I’m not a fan of cruise lines, largely because I hate long lines and the idea of being captured with sub-par service with no place to go except for a long swim in the ocean. However, after hearing Royal Caribbean cruise lines speak at the Cisco Live analyst event last week, I’m wondering if I should revisit this. One of the comments the CIO made on stage really resonated with me, and even though he was speaking of the Internet of Things (IoT), the fact is that his advice could be applied to a lot of things. I mentioned it at the end of my comments on the Cisco Live event last week and promised to revisit this topic this week, so I’m also keeping that promise.
The CIO’s comment was that if you want success in an IoT project, the group that is doing the related project should be held accountable for the entire project, not just the more common focus on the application, but both the application and the infrastructure. This is because it isn’t acceptable to have a failure and be able to blame infrastructure for it; the goal is to not have a failure in the first place.
However, the way we currently do things, it would seem that we are often more focused on making sure the blame for a failure doesn’t land on us than on preventing the failure in the first place. Doing this is far from easy and you could just create a different set of problems, speaking to the old concept of matching authority and responsibility.
I used to spend a lot of my time doing causal analysis. Sadly, this practice of looking for why a problem occurred often is forgotten due to an excessive focus on dodging blame, but if you ever want to actually fix anything, the best place to start is with an understanding of why it happened, not who sucks at dodging blame.
One of the most common causes for a failed project has been split ownership, in which some critical part of the effort is not fully owned by the folks who are responsible for creating the solution. It may be that they don’t actually own the budget, or the data, or that they can’t control the infrastructure, but if an execution team doesn’t control the elements of the solution, there is a pretty good chance it will fail. And while the team can point to what they don’t control as the cause, the goal should be to complete the project, not to have some other group to blame for not getting it done.
This is what the CIO from Royal Caribbean was arguing, and I agree, with one big exception. Authority has to transfer with the responsibility or you have just shifted blame, you haven’t increased the probability of success.
Authority and Responsibility
Authority and responsibility is a big part of what some of us think of as management 101. Responsibility has to be coupled with authority. The biggest example of when this wasn’t the case was with the risk managers who were created in the financial industry before the last big financial collapse. These poor folks were given the responsibility for managing risk, but they had no authority to make real policy decisions. This created the impression that decision makers didn’t have to worry about risk and the ones who did have to worry about risk weren’t making the decisions. Thus, we had people warning of a collapse, which did come, as opposed to the intended goal of not having a collapse in the first place. Firms found that firing the risk managers did nothing to remove the massive financial problem that resulted from bad risk management.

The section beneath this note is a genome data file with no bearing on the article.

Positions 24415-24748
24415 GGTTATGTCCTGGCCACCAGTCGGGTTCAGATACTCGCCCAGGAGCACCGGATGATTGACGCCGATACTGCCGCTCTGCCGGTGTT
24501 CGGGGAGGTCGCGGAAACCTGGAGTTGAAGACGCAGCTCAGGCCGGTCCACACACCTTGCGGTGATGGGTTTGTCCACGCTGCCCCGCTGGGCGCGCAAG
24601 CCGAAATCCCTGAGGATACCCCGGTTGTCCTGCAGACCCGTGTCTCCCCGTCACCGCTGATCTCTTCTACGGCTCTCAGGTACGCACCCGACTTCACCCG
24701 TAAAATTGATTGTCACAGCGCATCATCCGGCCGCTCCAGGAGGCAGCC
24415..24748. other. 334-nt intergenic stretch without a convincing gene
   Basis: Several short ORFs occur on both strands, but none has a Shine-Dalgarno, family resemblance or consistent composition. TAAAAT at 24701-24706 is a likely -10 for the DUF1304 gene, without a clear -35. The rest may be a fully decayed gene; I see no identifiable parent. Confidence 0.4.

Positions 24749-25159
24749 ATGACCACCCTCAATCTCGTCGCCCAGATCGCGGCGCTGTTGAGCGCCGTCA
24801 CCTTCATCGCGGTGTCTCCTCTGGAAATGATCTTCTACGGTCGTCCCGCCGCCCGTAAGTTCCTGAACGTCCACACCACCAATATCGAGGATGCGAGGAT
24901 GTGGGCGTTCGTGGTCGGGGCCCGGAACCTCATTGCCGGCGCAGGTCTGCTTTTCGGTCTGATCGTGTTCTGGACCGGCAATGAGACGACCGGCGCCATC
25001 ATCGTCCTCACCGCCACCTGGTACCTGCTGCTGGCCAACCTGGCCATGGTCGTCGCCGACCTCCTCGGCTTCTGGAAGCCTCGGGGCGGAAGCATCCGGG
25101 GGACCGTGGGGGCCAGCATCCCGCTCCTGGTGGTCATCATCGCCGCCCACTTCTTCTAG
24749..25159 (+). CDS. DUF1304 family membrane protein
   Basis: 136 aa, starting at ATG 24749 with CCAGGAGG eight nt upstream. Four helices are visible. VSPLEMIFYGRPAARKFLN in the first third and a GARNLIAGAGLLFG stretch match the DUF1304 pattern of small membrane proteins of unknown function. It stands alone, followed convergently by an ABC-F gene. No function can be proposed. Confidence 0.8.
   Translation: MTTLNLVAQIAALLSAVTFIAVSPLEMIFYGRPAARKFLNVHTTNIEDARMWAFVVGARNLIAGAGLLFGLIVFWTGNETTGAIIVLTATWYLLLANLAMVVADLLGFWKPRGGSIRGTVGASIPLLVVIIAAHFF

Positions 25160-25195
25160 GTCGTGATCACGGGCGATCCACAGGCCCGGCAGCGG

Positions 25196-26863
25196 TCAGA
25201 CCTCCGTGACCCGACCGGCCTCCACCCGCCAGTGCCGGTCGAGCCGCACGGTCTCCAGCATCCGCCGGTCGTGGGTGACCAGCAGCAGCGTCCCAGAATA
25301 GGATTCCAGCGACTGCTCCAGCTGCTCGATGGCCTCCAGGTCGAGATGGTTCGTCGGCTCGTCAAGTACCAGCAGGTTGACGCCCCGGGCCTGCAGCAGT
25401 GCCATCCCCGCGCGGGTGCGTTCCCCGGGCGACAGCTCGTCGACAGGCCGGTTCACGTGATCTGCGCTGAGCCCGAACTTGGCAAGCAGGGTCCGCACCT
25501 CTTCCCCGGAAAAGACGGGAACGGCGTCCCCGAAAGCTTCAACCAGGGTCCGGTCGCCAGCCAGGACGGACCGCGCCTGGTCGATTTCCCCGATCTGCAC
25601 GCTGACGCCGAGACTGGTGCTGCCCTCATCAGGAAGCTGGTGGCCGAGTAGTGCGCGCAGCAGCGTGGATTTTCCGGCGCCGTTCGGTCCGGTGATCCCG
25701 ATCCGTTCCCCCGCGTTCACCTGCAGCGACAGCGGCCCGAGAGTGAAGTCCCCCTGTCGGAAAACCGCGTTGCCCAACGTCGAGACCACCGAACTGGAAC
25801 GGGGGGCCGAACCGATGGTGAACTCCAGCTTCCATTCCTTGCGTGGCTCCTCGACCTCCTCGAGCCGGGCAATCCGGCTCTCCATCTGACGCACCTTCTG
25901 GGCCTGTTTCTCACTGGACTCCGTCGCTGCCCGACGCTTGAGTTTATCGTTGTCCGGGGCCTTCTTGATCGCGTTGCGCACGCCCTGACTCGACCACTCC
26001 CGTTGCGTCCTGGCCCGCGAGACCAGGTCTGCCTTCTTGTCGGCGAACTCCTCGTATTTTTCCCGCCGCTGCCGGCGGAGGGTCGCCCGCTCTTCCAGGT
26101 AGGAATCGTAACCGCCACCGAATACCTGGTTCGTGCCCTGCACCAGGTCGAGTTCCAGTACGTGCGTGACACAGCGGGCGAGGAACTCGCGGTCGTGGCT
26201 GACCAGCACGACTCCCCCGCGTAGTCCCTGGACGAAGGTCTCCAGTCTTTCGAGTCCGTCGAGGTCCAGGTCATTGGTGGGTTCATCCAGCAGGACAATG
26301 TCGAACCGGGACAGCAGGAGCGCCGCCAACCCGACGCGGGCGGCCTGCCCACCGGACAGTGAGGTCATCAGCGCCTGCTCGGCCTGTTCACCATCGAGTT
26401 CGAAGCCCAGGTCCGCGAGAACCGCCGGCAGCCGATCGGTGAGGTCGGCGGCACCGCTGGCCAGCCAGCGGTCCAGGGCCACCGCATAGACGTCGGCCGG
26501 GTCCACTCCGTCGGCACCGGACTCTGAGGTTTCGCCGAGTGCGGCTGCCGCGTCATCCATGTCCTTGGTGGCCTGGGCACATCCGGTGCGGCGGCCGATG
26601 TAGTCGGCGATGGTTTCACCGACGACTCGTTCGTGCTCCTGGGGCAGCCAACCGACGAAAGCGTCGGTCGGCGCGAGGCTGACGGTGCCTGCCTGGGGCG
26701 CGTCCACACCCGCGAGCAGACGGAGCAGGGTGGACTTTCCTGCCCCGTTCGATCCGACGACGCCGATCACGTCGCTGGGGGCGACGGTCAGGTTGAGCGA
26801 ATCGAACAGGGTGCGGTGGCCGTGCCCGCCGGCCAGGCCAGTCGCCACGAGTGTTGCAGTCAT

So, making a team responsible for the entire project doesn’t work unless they have the authority over the entire project, as well. If they are going to be responsible for the infrastructure that hosts their solution, they have to have the authority to replace it with something else if they need to. If they are forced to use a major component that they have no control over, yet are responsible for it, you’ll just put the team at risk. You won’t improve the likelihood of success. Instead, you’ll likely just increase the level of drama and finger pointing.
Wrapping Up: Solution Ownership, with Authority/Responsibility Matching
A series of books came out in the 1970s about how Japan nearly took the car market from the U.S. Given that they mostly copied GM and Ford, it was surprising that their quality was so much higher. This was largely due to the fact that they made named individuals responsible for every car and gave these folks the authority to control quality. This same old rule applies to every project. The more cohesive and complete the ownership, the stronger the accountability, and the less likely you will have a bunch of people pointing their fingers at each other for blame, mostly because the related projects are more likely to succeed. When you have success, the need for blame is significantly reduced.
Something to noodle on this holiday week.
Rob Enderle is President and Principal Analyst of the Enderle Group, a forward-looking emerging technology advisory firm. With over 30 years’ experience in emerging technologies, he has provided regional and global companies with guidance in how to better target customer needs; create new business opportunities; anticipate technology changes; select vendors and products; and present their products in the best possible light. Rob covers the technology industry broadly. Before founding the Enderle Group, Rob was the Senior Research Fellow for Forrester Research and the Giga Information Group, and held senior positions at IBM and ROLM. Follow Rob on Twitter @enderle, on Facebook and on Google+